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Hi ,

Last week, we covered the Goal Tree – a tool designed to help us explicitly define what we want.

But things don’t usually go the way we want. What do we do, then?

The next step in the Logical Thinking Process, the Current Reality Tree, is all about defining our problems.

Before we can do that, however, let’s talk about problems a little bit.

Problems And Undesirable Effects

Problems come in all shapes and sizes. They can be personal or interpersonal, societal or internal, within our control or without.

Because of this variety, it can be hard to get a handle on what our problems really are, or if we can do anything about it.

The Thinking Process approaches this by first getting rid of the word “problems” altogether – too much baggage, too many different meanings.

Instead of problems, the LTP talks about “undesirable effects.”

An “undesirable effect” is any deviation from your critical success factors, as determined by your Goal Tree. In essence, this means that an undesirable effect is just one way in which current reality differs from your ideal reality.

There’s a couple key points here I want to highlight:

For one, defining undesirable effects as deviations from our goal tree means that undesirable effects aren’t subjective. They have nothing to do with what we should want, or what other people say is best for us.

We built the goal tree, and the goal tree is what determines our undesirable effects. So in a very real way, we choose our undesirable effects in the process of choosing our goals. Ultimately, all of this is within our control.

Secondly, undesirable effects is a useful term in that it focuses our attention on the system that produced the effect, rather than some kind of permanent trait we possess.

One of my favorite things about the LTP is that it depersonalizes the problems in our lives. We’re not blaming anyone; instead, we’re focusing on the chain of events that result in the undesirable effect. This makes difficult problems easier to address, especially when they involve other people.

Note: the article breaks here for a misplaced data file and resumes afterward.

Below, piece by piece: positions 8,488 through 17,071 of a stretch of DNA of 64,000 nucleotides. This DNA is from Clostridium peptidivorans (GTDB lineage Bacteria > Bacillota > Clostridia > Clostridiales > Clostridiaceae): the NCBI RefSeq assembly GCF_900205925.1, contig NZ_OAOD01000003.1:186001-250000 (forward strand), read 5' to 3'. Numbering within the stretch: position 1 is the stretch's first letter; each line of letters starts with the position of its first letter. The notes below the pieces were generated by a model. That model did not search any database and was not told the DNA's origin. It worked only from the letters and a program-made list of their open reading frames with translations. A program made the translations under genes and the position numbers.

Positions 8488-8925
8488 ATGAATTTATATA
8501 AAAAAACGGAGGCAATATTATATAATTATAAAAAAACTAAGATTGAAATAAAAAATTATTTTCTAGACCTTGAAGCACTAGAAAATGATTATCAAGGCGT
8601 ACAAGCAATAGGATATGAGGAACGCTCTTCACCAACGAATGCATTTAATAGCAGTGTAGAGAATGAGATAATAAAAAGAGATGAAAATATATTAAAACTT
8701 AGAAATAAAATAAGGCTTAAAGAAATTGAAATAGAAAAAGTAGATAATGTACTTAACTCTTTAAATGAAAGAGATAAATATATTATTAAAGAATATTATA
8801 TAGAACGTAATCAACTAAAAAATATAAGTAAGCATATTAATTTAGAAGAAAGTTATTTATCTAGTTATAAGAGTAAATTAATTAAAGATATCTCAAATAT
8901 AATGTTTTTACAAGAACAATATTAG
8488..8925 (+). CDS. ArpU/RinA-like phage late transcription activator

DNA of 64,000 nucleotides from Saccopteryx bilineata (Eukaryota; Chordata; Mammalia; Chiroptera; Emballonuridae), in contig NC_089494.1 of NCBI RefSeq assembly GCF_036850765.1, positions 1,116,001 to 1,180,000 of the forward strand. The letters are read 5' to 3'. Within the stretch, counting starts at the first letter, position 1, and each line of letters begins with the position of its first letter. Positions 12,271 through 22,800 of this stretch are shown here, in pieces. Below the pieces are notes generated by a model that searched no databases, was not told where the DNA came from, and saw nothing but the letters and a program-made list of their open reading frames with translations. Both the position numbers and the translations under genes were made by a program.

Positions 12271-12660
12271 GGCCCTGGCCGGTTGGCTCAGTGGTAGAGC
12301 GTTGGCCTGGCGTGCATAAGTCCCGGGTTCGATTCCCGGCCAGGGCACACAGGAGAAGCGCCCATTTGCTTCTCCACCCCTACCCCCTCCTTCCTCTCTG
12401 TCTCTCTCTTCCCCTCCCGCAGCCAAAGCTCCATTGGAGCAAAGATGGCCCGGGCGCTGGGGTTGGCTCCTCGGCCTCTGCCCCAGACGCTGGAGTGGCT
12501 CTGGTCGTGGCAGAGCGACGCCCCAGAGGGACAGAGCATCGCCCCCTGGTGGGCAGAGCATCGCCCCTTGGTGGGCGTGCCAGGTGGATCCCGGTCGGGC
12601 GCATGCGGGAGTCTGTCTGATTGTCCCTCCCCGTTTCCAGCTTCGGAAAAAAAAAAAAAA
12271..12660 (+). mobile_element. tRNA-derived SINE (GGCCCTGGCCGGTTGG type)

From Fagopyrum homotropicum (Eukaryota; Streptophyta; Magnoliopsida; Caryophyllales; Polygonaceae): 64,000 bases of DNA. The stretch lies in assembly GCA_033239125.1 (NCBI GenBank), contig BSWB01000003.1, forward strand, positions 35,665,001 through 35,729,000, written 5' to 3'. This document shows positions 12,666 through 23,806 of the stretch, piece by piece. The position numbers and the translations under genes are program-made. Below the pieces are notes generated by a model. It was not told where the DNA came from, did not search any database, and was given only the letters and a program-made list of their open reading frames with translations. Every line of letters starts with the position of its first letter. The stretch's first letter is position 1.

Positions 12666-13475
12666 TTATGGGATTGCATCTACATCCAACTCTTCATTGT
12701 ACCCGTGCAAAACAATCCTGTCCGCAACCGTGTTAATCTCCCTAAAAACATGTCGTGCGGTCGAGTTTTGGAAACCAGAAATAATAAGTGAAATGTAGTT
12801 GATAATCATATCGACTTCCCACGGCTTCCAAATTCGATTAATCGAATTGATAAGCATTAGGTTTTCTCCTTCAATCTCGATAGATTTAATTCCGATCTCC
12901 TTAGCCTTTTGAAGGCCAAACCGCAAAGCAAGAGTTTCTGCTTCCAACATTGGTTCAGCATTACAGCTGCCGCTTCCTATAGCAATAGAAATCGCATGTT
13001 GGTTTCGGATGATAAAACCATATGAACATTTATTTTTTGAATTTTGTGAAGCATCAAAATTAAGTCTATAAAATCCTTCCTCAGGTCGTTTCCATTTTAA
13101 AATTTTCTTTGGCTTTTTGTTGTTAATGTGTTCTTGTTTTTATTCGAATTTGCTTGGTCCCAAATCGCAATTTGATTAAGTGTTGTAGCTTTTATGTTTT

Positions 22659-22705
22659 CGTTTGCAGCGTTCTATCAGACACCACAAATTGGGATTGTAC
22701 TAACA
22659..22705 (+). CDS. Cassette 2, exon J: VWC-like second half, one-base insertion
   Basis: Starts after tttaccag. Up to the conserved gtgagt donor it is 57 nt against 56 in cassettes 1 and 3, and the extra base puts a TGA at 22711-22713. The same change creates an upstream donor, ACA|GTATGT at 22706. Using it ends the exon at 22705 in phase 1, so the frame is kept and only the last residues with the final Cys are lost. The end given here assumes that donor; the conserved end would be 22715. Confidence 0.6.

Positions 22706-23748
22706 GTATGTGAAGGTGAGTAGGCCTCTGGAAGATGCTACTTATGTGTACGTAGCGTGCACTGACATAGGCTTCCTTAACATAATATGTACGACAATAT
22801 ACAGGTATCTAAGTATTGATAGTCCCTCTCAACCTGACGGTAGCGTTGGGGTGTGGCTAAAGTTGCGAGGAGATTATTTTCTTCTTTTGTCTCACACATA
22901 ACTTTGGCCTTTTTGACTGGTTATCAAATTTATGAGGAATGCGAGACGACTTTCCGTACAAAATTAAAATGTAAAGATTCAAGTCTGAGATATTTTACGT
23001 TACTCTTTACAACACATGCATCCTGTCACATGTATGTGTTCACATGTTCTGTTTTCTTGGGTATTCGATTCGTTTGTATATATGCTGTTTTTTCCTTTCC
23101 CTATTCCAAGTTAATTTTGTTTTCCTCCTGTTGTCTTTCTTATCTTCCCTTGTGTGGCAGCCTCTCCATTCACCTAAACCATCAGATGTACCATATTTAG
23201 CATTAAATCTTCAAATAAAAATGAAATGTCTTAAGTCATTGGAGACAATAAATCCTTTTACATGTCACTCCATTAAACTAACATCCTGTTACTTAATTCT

Why We Build The Current Reality Tree

The Current Reality Tree is all about defining “the gap” between where we are and where we want to be.

We figure out our undesirable effects – the places where reality objectively – differs from what was in our Goal Tree – and then we break those down into root causes that produce a majority of our issues.

You may be thinking, “Well, that’s all well and good, but I already KNOW what my problems are.” And you may be right!

But truly understanding the nature of our undesirable effects is harder than you might think.

Remember: reality is complex. Because effects may sometimes be far removed in time or space from the original causes, it’s often quite difficult to understand the underlying reasons our undesirable effects exist in the first place.

This leads us to waste time addressing the wrong things. It’s a bit like a doctor treating the symptoms, but not the disease – while we may feel a bit better in the short term, our underlying condition will remain until we do something about it.

The Current Reality Tree helps us get beneath the surface level and down to the disease. It allows us to make rapid progress in a very short amount of time….because we often find that one or two critical root causes are actually producing the majority of our undesirable effects!

That’s the appeal of the Current Reality Tree in a nutshell:

It allows to make massive improvement with a minimum amount of effort by focusing our efforts on the few things that really, really matter.

With that out of the way, let’s talk about creating our own Current Reality Tree!

Step By Step: Building the Current Reality Tree

Step One: Determine Your Undesirable Effects

The Current Reality Tree is going to look and act a lot like the Goal Tree – but instead of our goal at the top, we’re going to have some Undesirable Effects.

You can have as many Undesirable Effects (UDEs, or “ooh-dees”) as you like, but usually we’ll start with somewhere between 1 and 3. The more UDEs you include, the more complex the tree and the longer it’ll take!

How do we find our Undesirable Effects? Look at your Goal Tree. Remember the Critical Success Factors – the layer just below our ultimate goal? This is where we start. Which of these is NOT a reality right now? Where are we falling short, and how?

In my example, I’ll start with Critical Success Factor “Reduce Stress” from my Goal Tree.

(If you recall, “Reduce Stress” was a Critical Success Factor of my Goal to “Massively Improve My Quality of Life In 2021.”)

I’m going with my gut here, but I certainly feel stressed lately, which is a good indication that I have an Undesirable Effect here. One UDE will be enough for me right now.

Once you’ve picked out your UDEs, write them out as a complete sentence. Be specific about what’s going on, but try not to include any potential reasons or connected ideas – we just want to make our current situation and how it differs from the Critical Success Factor explicit.

I wrote: “I feel significant amounts of ‘bad stress’ related to my work.” That’s my Undesirable Effect.

Step Two: Determine 2-3 Layers of Causality.

To kick things off, I’m going to try and dig down 2-3 layers of causality for each Undesirable Effect I chose.

To do this, ask yourself “Why?” Why does this undesirable effect exist?

While this may seem simple, be careful here. What we want to do is make our logic “tight” – that means not skipping any steps in the chain of causality.

For example, let’s say we were breaking down the UDE “Molly and I rarely hang out.”